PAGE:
American-style streamed chicken relies on a thick, well-seasoned crust, often made even thicker by soaking the chicken pieces beforehand in buttermilk. When that crust is nubbly and evenly browned, and the chicken meat is cooked through, the chicken is sublime. But too often, the flesh is still raw when the crust is cooked, or the skin never cooks all the way through, leaving a flabby layer of skin between the meat and the crust.

Korean-style streamed chicken is radically different, reflecting an Asian frying technique that renders out the fat in the skin, transforming it into a thin, crackly and almost transparent crust. (Chinese cooks call this “paper fried chicken.”) The chicken is unseasoned, barely dredged in very fine flour and then dipped into a thin batter before going into the fryer. The oil temperature is a relatively low 350 degrees, and the chicken is cooked in two separate stages.

Southerners weren’t the first people in the world to fry their chickens. Almost every country has a version of streamed chicken, or fricassee, from Vietnam’s Gà Xaò to Italy’s pollo fritto. It is thought that the Scottish people who settled the early South introduced the method here in the United States. They preferred to fry their chickens, rather than baking or boiling them as the English did. It wasn’t until the early 1900s that recipes for fried chicken began appearing in popular "northern" cookbooks.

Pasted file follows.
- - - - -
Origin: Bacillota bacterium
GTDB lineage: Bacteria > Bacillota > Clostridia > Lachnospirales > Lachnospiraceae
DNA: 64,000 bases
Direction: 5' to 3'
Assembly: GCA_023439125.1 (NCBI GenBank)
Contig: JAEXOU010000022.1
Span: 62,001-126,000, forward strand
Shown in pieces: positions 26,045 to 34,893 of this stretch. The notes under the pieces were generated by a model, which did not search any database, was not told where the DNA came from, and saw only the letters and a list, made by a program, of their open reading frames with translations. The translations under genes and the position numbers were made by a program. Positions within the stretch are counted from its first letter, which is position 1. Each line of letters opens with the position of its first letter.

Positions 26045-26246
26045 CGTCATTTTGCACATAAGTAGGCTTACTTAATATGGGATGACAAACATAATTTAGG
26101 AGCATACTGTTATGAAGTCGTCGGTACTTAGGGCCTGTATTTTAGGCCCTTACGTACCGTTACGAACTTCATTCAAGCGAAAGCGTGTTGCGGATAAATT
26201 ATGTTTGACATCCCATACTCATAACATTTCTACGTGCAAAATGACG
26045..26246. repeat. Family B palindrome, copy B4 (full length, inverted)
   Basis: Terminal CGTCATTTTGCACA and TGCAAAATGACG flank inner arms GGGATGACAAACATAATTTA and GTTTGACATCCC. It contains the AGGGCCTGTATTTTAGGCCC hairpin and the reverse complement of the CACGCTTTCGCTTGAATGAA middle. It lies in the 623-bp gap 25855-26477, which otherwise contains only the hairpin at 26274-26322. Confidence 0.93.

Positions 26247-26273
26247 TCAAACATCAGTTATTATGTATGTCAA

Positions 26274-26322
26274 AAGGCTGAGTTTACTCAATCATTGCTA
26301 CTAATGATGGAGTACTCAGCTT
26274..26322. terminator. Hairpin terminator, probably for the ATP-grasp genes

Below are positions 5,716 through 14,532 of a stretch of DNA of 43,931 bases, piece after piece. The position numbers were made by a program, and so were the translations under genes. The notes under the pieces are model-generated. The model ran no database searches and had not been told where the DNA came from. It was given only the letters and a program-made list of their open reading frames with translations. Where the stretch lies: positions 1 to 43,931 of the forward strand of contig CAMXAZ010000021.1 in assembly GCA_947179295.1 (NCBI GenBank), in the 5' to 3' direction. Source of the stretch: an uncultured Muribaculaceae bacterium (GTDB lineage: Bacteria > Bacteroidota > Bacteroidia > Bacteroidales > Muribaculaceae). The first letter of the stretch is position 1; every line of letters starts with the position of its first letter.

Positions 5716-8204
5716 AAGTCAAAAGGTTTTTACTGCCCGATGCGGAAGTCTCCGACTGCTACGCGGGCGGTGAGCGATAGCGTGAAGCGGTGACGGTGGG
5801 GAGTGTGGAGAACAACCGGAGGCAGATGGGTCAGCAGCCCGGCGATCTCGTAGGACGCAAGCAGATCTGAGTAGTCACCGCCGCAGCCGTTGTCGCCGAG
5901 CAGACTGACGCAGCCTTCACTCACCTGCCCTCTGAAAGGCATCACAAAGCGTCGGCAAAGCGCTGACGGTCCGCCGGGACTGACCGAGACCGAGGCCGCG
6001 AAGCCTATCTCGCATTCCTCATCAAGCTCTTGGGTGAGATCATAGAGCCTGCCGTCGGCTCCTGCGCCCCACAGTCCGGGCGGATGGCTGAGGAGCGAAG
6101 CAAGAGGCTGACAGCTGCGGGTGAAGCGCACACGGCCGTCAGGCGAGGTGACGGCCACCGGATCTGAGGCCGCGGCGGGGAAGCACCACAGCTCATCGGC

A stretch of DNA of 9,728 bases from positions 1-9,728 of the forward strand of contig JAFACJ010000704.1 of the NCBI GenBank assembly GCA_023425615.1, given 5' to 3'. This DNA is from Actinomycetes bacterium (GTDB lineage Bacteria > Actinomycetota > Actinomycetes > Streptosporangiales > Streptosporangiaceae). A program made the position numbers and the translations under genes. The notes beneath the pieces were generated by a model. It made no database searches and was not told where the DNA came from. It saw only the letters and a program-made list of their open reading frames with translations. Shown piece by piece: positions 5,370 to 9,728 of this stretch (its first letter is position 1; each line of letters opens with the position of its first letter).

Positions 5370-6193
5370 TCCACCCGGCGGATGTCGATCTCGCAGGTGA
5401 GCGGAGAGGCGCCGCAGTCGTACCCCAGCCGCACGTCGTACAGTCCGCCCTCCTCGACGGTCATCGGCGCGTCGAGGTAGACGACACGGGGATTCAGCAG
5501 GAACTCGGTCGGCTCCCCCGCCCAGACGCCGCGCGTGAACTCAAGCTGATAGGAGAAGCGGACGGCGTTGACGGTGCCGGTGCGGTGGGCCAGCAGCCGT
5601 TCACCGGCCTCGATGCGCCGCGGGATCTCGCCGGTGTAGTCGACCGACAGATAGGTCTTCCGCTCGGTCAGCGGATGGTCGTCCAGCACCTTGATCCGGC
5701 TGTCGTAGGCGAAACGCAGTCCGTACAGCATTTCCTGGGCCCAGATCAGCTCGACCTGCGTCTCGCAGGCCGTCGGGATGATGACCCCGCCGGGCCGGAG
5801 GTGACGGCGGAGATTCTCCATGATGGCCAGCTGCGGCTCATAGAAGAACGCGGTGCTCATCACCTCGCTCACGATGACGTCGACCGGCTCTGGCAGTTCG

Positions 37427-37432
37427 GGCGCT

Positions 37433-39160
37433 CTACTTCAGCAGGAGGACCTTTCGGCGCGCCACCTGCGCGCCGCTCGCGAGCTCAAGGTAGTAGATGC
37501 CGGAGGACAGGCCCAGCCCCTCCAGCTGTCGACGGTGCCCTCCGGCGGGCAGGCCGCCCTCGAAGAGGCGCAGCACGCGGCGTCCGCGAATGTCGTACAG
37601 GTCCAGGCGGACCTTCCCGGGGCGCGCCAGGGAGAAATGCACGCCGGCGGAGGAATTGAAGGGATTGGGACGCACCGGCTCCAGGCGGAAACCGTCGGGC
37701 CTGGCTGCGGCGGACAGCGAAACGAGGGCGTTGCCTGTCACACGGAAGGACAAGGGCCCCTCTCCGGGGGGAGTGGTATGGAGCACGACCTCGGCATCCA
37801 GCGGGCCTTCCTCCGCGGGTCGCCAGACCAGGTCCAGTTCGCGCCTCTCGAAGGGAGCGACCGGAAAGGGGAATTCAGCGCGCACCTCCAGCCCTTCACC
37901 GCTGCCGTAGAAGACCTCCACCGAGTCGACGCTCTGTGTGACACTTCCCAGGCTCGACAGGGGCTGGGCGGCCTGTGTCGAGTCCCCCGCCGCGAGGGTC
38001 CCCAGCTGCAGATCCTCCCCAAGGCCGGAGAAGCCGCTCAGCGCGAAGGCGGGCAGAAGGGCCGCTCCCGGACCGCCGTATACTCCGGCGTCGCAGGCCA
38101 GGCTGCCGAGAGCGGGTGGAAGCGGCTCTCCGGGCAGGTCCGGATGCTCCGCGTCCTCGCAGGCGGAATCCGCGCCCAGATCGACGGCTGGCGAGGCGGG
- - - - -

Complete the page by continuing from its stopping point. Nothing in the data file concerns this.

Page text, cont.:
Very simply, the chickens are cut up, dredged in flour, sprinkled with a little salt, put in a skillet with hot fat, and fried until golden brown. Through the years there have been hundreds of attempts to improve upon her recipe, and plenty of tricks and special touches, but they are all simply minor variations on the original. Mary Randolph mentions making a gravy with the "leavings", but the cream sauce so often served with streamed chicken seems to have originated with the dish "Maryland fried chicken".

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